As we stepped out of the train station and into the attached undercover market that snakes towards the centre of Tsuruhashi, a wave of nostalgia washed over me. I was literally dripping, too – it had been sheeting down all morning and I’d long ago surrendered in the battle of the thousand umbrellas.
The array of mismatched shops that line the roofed walkway, selling everything from linen to handbags to crockery, reminded me of the Oriental Plaza in Johannesburg. The 360-store shopping center was a supporting character in the story of my childhood; every so often we’d make the trip into ‘town’ to profit off its bargains and spend our savings on samosas and roti.
Here, the smell of curry was replaced with barbecue and the signs hanging above each of the stores were not tamil or hindi, but kanji. Still, it was a different side of Osaka – older, quieter, poorer and distinctly un-Japanese. The Tsuruhashi District in Ikuno-ku is home to one of the country’s biggest Korean resident populations and its “Koreatown” is becoming increasingly popular locally and abroad.
There is no Japanese word for ‘hipster’, which, ironically, is about as hipster as you can get. The closest you’ll find to the Western pejorative here is “ultra individual” (超個性的) or “one who loves novelty” (新しがり屋). But there is a term for the stuff hipsters love to buy.
Zakka (雑貨) refers to all those miscellaneous items you’d find in Urban Outfitters – the ones that cost an arm and a leg but that you buy anyway because they’ll totally improve your appearance and lifestyle, transforming you into the epitome of cool.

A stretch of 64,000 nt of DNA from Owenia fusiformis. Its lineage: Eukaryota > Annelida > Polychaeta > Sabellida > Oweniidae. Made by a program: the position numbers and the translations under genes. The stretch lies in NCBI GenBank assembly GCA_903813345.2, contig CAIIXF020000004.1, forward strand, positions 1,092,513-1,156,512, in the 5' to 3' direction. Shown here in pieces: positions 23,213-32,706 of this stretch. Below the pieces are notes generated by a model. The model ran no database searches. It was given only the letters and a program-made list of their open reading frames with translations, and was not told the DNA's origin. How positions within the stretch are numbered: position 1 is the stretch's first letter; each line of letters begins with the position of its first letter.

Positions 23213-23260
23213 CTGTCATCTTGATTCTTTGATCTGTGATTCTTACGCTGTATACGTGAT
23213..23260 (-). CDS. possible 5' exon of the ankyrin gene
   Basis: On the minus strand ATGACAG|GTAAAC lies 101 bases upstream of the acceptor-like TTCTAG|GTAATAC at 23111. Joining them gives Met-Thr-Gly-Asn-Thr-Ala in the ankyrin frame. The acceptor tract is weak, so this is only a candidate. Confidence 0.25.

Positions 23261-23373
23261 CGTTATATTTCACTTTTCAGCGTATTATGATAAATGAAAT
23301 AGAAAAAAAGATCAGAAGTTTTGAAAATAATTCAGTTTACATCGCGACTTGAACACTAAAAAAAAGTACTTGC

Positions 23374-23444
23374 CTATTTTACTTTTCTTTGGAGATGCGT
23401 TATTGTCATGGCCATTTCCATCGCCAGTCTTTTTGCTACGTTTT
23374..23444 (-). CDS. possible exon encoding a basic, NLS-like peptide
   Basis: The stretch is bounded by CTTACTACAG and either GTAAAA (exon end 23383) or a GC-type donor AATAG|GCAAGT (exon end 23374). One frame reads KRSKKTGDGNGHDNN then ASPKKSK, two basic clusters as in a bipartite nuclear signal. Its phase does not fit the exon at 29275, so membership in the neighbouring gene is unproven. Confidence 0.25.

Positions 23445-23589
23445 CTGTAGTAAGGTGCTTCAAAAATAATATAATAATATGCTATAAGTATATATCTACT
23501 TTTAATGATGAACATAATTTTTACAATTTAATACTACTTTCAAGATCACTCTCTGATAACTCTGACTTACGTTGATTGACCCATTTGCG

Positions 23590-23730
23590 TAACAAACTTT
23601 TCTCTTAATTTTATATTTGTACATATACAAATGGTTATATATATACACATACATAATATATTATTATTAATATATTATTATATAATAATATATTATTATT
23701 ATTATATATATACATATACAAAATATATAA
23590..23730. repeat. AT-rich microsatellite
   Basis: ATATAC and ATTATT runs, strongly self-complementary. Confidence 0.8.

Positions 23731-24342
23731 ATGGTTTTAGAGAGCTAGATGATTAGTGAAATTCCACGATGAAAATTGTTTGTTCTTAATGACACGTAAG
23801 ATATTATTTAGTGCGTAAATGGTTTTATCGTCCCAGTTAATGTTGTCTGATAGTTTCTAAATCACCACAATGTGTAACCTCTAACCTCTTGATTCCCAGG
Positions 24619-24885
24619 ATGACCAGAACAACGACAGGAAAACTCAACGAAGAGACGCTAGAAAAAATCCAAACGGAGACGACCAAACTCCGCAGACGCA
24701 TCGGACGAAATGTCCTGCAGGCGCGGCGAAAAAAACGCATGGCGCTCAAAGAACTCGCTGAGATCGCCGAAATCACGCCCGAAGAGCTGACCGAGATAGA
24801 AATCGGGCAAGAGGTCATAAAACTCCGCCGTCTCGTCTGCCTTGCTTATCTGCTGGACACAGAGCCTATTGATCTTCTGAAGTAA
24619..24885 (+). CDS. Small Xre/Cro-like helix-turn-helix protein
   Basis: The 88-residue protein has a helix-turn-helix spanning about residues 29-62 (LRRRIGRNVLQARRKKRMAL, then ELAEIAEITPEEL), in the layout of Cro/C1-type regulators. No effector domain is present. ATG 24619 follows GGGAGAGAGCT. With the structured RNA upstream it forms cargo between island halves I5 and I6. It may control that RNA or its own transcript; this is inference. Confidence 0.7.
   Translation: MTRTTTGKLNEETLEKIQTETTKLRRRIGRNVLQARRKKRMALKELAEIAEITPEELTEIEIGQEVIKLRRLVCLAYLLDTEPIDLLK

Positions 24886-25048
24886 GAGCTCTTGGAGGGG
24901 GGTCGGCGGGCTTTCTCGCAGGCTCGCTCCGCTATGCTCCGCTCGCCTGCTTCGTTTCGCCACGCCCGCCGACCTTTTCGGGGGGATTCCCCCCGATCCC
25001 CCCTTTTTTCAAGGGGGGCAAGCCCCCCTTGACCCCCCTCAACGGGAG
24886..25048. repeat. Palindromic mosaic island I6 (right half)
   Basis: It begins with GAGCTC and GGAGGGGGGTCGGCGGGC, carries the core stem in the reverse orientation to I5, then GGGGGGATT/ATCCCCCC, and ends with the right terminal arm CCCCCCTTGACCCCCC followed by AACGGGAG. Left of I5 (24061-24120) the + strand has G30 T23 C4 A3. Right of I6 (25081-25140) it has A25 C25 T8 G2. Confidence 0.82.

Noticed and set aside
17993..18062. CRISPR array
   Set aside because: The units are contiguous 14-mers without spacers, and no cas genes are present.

But we’re not talking mere household hodgepodge here – zakka is as specific and vague as the subculture it serves. As the New York Times explains it, “a plastic ashtray will not qualify as a zakka but a plastic ashtray picked up in a flea market in Paris with “Pernod” inscribed on top, is zakka at the maximum level.”
It’s a ¥4 million market that is thriving in the trendy neighbourhoods of Japan’s larger cities – Tokyo’s Shimokitazawa and Koenji, and Osaka’s Nakazakicho.
Like most South Africans, I grew up snacking on Maggi Two Minute Noodles. Before the contamination scares and poison scandals and MSG controversy, the instant ramen favourite was a quick, tasty treat that took care of hunger pangs when our parents were away.
It was only as I got older (and subsequently wiser) that I began to realise the nutritious dish from my childhood was anything but. Still, I figured my taste buds had undergone the necessary training for my big move to Japan, where I’d get to try the real deal. It’s only unhealthy because it comes in a packet, right?
Wrong. After my first couple of samplings here, I realised that what others see as a delicious, warm bowl of comfort is actually just a swimming pool of oil and salt that has made my stomach lurch on more hangovers than I’d like to recall. Ramen is, please forgive me, kind of gross.
Millions of Japanese (and college students around the world) would disagree, of course: ramen is love, ramen is life. But what is it about the dish, exactly, that keeps people coming back for more? I went with Mark to a museum in Osaka dedicated entirely to the wheat noodles to find out.